CORINNA, Maine — Any way you look at it, Zimbabwe and central Maine could hardly be farther apart.
The Rev. Grace Mazhandu of the Corinna United Methodist Church, born and raised in the southern African country, ought to know. Then again, so much has changed since Mazhandu left Zimbabwe in 1997 that in some ways she hardly recognizes it.
That was her reaction to a lecture Saturday evening by the Rev. Ellen Bridge, of the People’s United Methodist Church in Newport, who described a recent mission trip to Mazhandu’s homeland.
“I’m heartbroken,” Mazhandu said to the small gathering in Corinna after Bridge’s talk. “Life in Zimbabwe didn’t used to be that way. I cry out to God for my people because they need help.”
Zimbabwe, which just a few decades ago was a thriving agricultural hub for millions of Africans, now has an unemployment rate of some 80 percent despite an adult literacy rate of more than 90 percent. For that, Mazhandu and much of the world blame Zimbabwean President Robert Mugabe, who is widely considered one of the world’s most ruthless dictators.
But the economy and Mugabe are only part of the problem in a country that bears the ominous distinction of having the highest HIV and AIDS rates in the world. As many as 20 percent of adults are infected in some regions, according to the World Health Organization, a tragic circumstance that among other things has created millions of orphans. Life expectancy at birth hovers around 34 years.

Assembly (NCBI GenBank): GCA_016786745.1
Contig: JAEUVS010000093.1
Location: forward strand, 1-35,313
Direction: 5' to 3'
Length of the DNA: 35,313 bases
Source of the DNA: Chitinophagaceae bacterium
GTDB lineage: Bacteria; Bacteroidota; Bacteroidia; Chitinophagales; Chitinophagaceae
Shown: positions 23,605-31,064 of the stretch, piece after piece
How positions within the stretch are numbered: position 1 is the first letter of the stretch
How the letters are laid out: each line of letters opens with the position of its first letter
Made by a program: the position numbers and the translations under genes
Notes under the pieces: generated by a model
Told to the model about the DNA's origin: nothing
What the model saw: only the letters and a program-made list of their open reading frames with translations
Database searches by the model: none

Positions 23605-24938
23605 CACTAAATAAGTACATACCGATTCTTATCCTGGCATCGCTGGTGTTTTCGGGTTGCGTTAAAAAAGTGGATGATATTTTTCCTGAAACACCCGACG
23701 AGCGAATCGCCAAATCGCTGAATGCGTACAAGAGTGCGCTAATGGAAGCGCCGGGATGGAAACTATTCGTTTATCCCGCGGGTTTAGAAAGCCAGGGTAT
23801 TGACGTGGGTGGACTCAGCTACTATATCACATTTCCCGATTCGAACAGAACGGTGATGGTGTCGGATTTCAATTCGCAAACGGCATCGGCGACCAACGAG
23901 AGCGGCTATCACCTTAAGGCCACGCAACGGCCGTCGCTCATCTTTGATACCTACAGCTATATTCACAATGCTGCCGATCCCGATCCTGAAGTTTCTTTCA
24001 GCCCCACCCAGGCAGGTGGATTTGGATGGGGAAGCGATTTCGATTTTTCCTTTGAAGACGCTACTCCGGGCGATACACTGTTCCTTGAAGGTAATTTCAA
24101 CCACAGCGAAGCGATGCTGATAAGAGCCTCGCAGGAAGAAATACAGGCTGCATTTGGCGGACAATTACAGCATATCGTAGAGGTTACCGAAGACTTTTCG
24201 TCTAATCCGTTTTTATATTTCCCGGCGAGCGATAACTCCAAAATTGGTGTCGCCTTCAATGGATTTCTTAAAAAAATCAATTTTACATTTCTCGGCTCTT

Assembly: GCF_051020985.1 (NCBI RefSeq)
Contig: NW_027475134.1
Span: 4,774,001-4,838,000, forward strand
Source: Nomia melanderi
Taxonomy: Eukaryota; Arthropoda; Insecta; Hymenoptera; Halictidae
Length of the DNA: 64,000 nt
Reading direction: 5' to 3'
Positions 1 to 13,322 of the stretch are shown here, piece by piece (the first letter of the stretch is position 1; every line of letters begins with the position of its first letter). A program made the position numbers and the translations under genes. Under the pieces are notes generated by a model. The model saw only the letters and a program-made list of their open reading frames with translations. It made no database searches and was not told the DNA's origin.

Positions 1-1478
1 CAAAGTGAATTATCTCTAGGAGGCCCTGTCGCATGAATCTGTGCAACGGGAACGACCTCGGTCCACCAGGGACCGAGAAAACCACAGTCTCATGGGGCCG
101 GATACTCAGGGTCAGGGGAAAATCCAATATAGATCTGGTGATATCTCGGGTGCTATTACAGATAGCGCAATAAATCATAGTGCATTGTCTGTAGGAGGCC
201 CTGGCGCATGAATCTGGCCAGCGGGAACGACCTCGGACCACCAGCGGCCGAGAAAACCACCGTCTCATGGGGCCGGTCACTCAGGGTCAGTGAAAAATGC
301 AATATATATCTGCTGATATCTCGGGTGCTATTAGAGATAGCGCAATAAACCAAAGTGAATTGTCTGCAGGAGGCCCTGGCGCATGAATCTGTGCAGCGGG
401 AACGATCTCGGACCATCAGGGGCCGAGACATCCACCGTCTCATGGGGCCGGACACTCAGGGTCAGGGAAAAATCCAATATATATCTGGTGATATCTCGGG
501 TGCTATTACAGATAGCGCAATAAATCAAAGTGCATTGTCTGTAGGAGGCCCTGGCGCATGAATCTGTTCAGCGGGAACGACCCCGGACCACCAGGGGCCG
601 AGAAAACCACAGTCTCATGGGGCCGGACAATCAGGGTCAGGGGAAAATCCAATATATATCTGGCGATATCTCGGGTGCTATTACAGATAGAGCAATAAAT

“All the progress has gone down to zero,” said Mazhandu, a second-generation Methodist minister who came to America in 1997 and has ministered in Corinna since August 2008. “I get so nervous when I see people here losing their jobs. That’s how it started in Zimbabwe.”
The Rev. Bridge visited Zimbabwe in October and November as part of a contingent in support of Project Tariro, or Project Hope, a program that provides medical care and other support for HIV and AIDS patients. Not the least of its missions is helping infected people — most of whom are shunned by their communities — live with the disease’s stigma.
Bridge, who has a background in nursing and public health, is also a board member for Friends of Project Tariro, a U.S.-based organization run by the Methodist Church in partnership with Africa University. Her purpose was to evaluate the project’s operations, but she was quickly swept away with emotional turmoil borne from witnessing the tragic situation. Despite that, she saw triumphs of the human spirit abound.
“What I didn’t expect to see was the resiliency of the people,” said Bridge. “I was just blown away by that. I went there with what I thought I knew and came back with something different.”
Hardest to bear were the orphan children, most of whom introduced themselves the same way.
“They would tell us their name, how their mother died, how their father died and how they’re surviving,” said Bridge. “We heard this from child after child after child. I often found myself turning around so people wouldn’t see me cry.”
Even in their desperation for food, clean water, clothing and medical care, few Zimbabweans asked Bridge for those things.
“They said, ‘Go back to the United States and tell our stories so people don’t forget we exist,’” said Bridge. “That’s what they wanted.”
Linda Smith, of Corinna, who attended the lecture with her husband, Carl, said it triggered thoughts about the comparative luxury enjoyed by most Americans.
“We have just a bounty of everything,” she said. “It’s pretty scary that those people have to live that way.”
To learn more about Project Tariro, visit www.projecttariro.com or call 617-758-4635.